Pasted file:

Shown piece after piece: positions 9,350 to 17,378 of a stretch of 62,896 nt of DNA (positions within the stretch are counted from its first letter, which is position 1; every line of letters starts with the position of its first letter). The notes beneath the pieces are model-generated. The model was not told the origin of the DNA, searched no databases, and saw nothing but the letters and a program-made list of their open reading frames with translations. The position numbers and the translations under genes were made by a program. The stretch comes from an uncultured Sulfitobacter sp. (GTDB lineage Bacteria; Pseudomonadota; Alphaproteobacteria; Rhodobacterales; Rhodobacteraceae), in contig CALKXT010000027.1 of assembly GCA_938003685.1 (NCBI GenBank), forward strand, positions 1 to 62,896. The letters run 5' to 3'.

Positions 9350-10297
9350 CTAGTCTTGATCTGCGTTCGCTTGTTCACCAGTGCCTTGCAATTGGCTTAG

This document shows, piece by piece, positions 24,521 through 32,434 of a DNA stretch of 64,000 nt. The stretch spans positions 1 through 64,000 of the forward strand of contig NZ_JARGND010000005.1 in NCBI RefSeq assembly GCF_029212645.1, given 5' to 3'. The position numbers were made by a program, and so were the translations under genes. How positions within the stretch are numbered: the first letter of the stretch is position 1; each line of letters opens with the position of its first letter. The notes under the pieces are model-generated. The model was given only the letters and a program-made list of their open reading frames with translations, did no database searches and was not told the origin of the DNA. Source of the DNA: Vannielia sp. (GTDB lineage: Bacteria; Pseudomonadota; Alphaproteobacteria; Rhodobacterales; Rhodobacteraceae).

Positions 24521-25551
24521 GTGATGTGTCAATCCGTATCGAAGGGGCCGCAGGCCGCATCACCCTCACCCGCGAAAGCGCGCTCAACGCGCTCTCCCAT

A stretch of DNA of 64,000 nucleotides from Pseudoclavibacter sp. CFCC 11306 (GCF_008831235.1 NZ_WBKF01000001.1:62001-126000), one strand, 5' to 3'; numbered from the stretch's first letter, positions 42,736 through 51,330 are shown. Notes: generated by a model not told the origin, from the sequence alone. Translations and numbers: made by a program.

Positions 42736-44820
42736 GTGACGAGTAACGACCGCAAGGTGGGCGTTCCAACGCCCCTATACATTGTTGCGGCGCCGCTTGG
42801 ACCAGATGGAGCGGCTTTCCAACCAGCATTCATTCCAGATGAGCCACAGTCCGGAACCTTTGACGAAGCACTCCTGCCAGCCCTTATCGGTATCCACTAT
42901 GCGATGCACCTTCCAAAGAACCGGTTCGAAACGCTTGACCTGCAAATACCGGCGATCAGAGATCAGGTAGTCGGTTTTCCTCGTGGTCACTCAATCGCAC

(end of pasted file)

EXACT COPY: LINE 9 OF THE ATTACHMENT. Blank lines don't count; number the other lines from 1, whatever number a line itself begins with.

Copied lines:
42736 GTGACGAGTAACGACCGCAAGGTGGGCGTTCCAACGCCCCTATACATTGTTGCGGCGCCGCTTGG